Does COVID-19 mean the ‘end of the world as we know it’? 

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In just one week, the expected minimum duration of the macro consequences of the global pandemic has increased by nearly 21%, the biggest one-week increase to date – which now takes us well into the year 2023. While many, and especially younger people, may think the COVID-19 outbreak is over, the reality is that life cannot resume as normal without a vaccine. Does this mean the ‘end of the world as we know it’? 

Life as normal ‘does not exist anymore’ 

85% of our weekly respondents are working from home, with no immediate plans to return to the office. Following social distancing guidelines and focusing on personal hygiene are a core part of life in a COVID-19 world. Face masks may help with the reopening of the economy, but they seem to create a false sense of security and cause people not to follow social distancing rules as strictly. 

The UK government’s approach to the reopening of the economy still leaves 37% of our COVID research panel ‘very’ or ‘extremely’ worried about whether scientific evidence is being heeded, and where the government’s priorities lie – with public health, the economy or populism. It does not have a clear strategy for the longer term or a second wave. 

Still no clarity on the economic impact 

A deep recession will have a material economic impact that will be felt for years to come – while most in our research panel agree with this statement, the effects remain hard to quantify and forecast. 

Inflation is just one of the puzzle pieces. While 78% think that inflation will rise, others think higher inflation cannot materialise because of the high unemployment and suppressed demand that we are already seeing. Additionally, an oil shock appears unlikely because the focus is on stimulating domestic demand. 

Others who expect inflation to stay the same point out that stimulus measures put in place to increase consumption and spending will eventually be rolled back. Stamp duty on first-time residential property purchases will be reinstated after demand increases, and there is already anecdotal evidence of a strong residential market in the periphery of London; with stamp duty returning, demand for real estate should stabilise. Drops in VAT will also be phased out eventually, which will help stabilise consumer spending.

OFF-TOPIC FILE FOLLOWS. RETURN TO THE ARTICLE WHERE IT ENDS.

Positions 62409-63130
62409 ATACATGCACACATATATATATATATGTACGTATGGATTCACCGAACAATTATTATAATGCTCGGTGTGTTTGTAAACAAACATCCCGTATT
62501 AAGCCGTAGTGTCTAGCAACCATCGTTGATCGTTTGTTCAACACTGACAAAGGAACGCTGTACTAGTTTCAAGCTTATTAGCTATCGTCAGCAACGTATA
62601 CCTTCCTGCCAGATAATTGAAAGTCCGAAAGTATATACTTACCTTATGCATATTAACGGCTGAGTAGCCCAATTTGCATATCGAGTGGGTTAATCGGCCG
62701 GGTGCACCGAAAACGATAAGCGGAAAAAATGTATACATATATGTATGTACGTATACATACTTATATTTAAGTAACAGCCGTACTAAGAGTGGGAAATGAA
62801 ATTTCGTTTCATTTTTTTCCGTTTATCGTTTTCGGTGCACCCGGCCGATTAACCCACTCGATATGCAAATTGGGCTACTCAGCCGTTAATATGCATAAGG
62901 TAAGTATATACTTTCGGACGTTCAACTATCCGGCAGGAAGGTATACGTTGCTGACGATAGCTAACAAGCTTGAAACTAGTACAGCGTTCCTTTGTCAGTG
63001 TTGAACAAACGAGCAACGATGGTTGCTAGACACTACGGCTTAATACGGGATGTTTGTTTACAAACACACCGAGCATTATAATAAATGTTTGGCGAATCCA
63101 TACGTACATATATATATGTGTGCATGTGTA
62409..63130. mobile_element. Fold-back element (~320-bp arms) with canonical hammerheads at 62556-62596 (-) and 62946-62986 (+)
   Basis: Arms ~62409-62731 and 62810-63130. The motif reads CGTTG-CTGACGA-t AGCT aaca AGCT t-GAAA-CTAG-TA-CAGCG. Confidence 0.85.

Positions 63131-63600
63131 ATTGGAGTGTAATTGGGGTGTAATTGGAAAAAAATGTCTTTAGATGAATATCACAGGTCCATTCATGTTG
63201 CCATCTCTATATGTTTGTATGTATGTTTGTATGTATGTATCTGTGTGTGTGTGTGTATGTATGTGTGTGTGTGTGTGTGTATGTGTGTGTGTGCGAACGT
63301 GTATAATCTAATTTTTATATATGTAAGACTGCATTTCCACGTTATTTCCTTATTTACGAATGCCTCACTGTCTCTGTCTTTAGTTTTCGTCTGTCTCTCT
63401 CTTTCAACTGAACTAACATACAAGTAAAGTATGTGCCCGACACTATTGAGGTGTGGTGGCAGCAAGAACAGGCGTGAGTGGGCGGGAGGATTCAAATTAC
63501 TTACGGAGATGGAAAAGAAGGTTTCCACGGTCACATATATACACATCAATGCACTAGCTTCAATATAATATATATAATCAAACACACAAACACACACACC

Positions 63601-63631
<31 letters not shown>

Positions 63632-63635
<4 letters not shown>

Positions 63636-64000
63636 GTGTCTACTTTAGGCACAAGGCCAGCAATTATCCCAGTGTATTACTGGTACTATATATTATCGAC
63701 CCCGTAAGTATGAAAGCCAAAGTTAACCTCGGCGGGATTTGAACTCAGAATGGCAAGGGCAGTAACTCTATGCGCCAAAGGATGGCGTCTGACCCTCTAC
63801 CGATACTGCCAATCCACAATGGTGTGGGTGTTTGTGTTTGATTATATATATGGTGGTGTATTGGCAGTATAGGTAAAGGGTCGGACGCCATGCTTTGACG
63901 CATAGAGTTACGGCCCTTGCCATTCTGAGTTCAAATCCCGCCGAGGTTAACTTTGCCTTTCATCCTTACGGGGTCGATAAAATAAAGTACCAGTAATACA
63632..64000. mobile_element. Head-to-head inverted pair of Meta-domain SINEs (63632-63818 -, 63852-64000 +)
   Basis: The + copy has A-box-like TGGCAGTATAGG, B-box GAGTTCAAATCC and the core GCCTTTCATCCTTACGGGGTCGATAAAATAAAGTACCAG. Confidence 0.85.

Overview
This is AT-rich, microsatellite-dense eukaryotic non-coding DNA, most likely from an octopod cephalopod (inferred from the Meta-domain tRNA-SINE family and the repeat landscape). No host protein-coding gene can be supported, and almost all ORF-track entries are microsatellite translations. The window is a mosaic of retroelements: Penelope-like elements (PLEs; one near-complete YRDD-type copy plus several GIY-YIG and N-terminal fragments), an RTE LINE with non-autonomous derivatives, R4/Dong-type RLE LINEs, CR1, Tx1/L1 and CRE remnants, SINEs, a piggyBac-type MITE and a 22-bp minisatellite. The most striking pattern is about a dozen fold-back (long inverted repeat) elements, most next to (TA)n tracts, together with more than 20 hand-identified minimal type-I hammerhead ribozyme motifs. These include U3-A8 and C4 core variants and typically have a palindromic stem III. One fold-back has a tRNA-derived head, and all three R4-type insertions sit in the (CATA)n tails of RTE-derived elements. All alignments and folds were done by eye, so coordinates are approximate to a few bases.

In terms of sectors and sponsor covenant strength, the picture is little changed from last week, with 41% reporting a weaker covenant compared to mid-March, and 55% reporting no change. Communication services, IT and health care are still viewed as the likely ‘winners’ in the new COVID-19 reality, while real estate and consumer discretionary are the likely ‘losers’, according to our research panel. 

But some question the impact that working from home will have on these sectors. Not needing as much office space and shopping primarily online is putting commercial real estate demand and income into question. But these developments may cause energy consumption to increase at home, while the decrease in commuting has made personal cars more popular and public transport less energy-efficient than before coronavirus. 


Has COVID-19 radically changed life as we know it, and what further changes do you anticipate in the next few years? Click here to tell us in next week’s survey.


Previous articles in this series: 


About the COVID Concern Index 

This short weekly survey helps gauge sentiment of our community on the pandemic. The results are distributed each week via the community newsletter. 

The COVID Concern Index values should be used as indication only and do not constitute advice. Their values are bound by the choices available in the survey on which they are based. 

COVID Concern Index:                                 

  • 0 = respondents are not worried at all                           
  • 100 = respondents are extremely worried                     

Expected minimum duration of outbreak:                                         

  • Lowest possible value = 1 month                      
  • Highest possible value = 6 months                    

Expected minimum duration of macro effects:

A methodology change took place on 15/04/2020, affecting data from 21/04/2020 onwards. 

Prior to 15/04/2020:      

  • Lowest possible value = 3 months                     
  • Highest possible value = 12 months                 

Following 15/04/2020:  

  • Lowest possible value = 3 months                     
  • Highest possible value = 60 months                 

Concerned about the coronavirus outbreak and its macro implications? Click here to take part in the weekly COVID-19 survey.